Adapting Your Footprint for Outdoor Seating
In areas of the country such as Miami-Dade County, Florida, where our firm is located, restaurants have been able to reopen – if they have outdoor seating that meets social distance requirements. For restaurants whose footprints did not previously include outdoor areas, this mandate created an opportunity to evolve.
Many establishments began getting the necessary authorizations and permits to use, or increase the use of, their sidewalks, courtyards, and in some cases even parking areas, as outdoor dining space. However, this process is rarely cut-and-dry, even under the most normal of circumstances. Many restaurateurs have now found themselves knee-deep in unknown territory of code regulations (and sometimes, violations) and permitting and land use law just to find a way to stay in business. Others have suffered fines from enforcement or misuse of property in their attempts to adapt. It’s important to consult with your landlord, real estate agent, and attorney before embarking on any such major adaptations of space.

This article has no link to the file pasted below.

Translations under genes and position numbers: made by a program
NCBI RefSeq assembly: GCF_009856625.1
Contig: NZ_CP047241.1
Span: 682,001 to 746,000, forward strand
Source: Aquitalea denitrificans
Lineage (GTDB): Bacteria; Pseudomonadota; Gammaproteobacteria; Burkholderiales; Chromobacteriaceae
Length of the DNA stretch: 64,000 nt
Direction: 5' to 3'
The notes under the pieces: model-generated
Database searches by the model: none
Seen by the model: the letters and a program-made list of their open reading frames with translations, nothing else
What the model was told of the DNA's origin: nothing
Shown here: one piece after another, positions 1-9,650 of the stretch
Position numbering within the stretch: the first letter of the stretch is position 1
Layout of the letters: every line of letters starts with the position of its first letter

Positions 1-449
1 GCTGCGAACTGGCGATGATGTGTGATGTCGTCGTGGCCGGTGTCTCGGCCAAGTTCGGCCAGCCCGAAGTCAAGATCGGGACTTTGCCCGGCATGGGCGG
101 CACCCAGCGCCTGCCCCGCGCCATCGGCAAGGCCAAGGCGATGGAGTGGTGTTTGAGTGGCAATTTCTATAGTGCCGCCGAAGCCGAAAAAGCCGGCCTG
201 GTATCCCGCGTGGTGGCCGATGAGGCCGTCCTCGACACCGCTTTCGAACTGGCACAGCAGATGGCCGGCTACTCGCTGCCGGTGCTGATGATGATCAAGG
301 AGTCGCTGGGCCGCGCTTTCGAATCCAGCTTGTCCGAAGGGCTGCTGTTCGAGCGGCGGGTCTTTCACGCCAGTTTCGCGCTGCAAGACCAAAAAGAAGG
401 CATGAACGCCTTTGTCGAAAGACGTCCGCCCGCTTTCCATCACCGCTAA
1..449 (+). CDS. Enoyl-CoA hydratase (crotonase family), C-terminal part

Keeping Staff on Payroll While Staying Afloat
Furthermore, since lockdown orders were first implemented in mid-March, many restaurants have been forced to make significant staff cuts. Even the most creative of restaurants have struggled to keep employees on payroll – even at wages half of which they were accustomed. Some businesses have adopted hybrid pay systems (one café, for example, has been divvying up all revenue amongst the entire team). Others have pooled resources to provide staff with severance or paid leave. A few have even launched public funds through GoFundMe and other similar platforms inviting their communities to step in and provide emergency assistance to wait staff and bartenders.
Many restaurants have wondered where, besides federal programs such as the Paycheck Protection Program or SBA Disaster loans, they can turn for funds, and what their legal obligations are to employees. While options are certainly limited, there are a number of routes to pursue. Make sure to thoroughly evaluate the structure you’re considering before making any firm decisions related to handling your staff and their needs during the pandemic. Again, turning to your trusted advisors is paramount to determine the best course of action and ensure you are staying within legal employment and contractual frameworks.